Going to a circus has been always a great experience for me. First as a child and more recently as a parent, I’ve always had fun and lots of laughs when the circus is in town. All that a circus can offer can make long lasting memories.

I have been always impressed by two of the attractions that, until recently, you could find in almost every circus. The elephants and the trapeze artists.

I remember when I was a child, one particular time we went to the circus, we arrived before the show and we had a chance to see all the animals up close. I was especially impressed by the size of the elephant. I was even more impressed by the tricks the elephant was able to do. I wondered back then why the elephant would not try to escape. At the end of the day, when I saw the elephant, chained with a very simple and plain chain to a post, that the elephant could break it and easily escape.

Later in life I read a nice explanation about this very situation. Apparently, when circus elephants are born, they are chained and they typically try very hard to pull away and escape from this bondage. The young elephants cannot do it and after several attempts, they get tired and give up. The calf knows the chain is stronger and therefore learns not to try again – they remain chained. Of course, the chains do not prevent the elephants from performing nicely.

The trapeze artists are also always great attractions for me. They’re appealing not only because of theit amazing tricks but also because they have long, wide strong nets that they use for protection. As they finish their performance, they let themselves fall on the net; they rely on it and then come down to the main stage to receive their due applause. I was always fascinated by how much they relied on that net to end their show.

Why am I telling you all this? What does a circus have to do with a spiritual reflection?

Sooner or later, we all need support in our lives. When someone in the family falls ill, we may need the presence, the support, the help of others. It happens very frequently that for different reasons (call it fear, anxiety from previous experiences, shame, privacy, embarrassment, or something else) we do not ask for help. We feel the chain learned from feeling all those emotions. The elephant learned not to pull against the chain for freedom. We learn not to make the call to ask for help to avoid the discomforting feelings.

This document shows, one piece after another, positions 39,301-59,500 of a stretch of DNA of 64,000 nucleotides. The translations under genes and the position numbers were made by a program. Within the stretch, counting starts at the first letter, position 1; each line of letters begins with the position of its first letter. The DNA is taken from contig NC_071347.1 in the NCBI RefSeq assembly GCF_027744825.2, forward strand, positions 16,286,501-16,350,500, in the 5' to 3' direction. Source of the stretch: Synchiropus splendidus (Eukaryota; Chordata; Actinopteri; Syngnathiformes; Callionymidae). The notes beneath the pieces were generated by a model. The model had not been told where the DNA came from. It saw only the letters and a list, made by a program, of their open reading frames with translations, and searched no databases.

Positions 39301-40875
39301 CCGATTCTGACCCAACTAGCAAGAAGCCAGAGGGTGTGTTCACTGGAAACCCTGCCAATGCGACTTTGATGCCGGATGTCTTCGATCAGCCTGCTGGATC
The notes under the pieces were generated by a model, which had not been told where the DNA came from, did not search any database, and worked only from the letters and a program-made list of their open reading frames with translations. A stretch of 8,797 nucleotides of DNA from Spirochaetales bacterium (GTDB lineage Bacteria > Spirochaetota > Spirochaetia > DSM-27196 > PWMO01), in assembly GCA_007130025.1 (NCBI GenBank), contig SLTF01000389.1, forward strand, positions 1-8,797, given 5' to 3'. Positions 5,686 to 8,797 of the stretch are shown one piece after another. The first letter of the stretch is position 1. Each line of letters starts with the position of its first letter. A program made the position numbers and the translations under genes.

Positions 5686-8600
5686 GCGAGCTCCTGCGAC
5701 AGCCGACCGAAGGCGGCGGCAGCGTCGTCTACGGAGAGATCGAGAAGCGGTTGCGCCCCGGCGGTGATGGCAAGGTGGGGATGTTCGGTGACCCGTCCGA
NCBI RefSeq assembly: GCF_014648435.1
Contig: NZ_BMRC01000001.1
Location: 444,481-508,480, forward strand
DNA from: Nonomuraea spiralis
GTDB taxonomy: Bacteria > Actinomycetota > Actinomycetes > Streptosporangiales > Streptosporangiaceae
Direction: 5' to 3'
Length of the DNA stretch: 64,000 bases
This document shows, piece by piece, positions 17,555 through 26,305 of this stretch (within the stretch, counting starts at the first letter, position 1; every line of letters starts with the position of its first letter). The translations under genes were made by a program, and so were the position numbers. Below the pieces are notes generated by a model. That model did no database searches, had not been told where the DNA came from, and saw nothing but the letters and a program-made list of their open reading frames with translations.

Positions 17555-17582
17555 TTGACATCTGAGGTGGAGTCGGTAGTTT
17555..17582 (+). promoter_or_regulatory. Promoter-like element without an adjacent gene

Like the trapeze artists, we have many nets of support to help and provide assistance. You have friends and your family but our congregation has a range of supports, too. One of them is the Bikkur Cholim group.

Bikkur Cholim (visiting the sick) is an active group of members ready to perform the mitzvah of Chesed (act of loving kindness). Bikkur Cholim is one of the nets in our congregation that is available to bring support, deliver a chicken soup (home made!!!), pay a visit, give a phone call, send a letter, be a listening ear for those in physical and spiritual need.

But you need to break the chain and let us know about your situation.

There is so much chesed — love, affection and care that this group has to give, but we do not know who in our community has a need.

Thinking of the circus brings back smiles to our faces. The Bikkur Cholim group is ready to bring back smiles to the faces of those in need.

Please do not hesitate to contact me if you think you or a loved one could benefit from the Bikkur Cholim group.






Posted by Rabbi Fabián Werbin


Sarah Birnbach

I love your metaphor of the circus and the way you related it to the Bikkur Cholim and the need to ask for help. Thank you for this post.

Peter Cohen

Rabino Fabian, el Talmud nunca sancionaría el horrible abuso en el que se mantienen los animales de circo. Es un rencor en el ojo de Hashem. Por favor, recuerden que a Noé se le ordenó salvar a un macho y a una hembra de cada animal, non comida, sino poblar el planeta con toda clase de animales, libres y felices. Entiendo que disfrutaste elefantes, tigres, leones y otros animales, pero no debo defender su abuso, que no es concordante con la tradición judía. ¡Incluso al Papa Francisco no le gusta!

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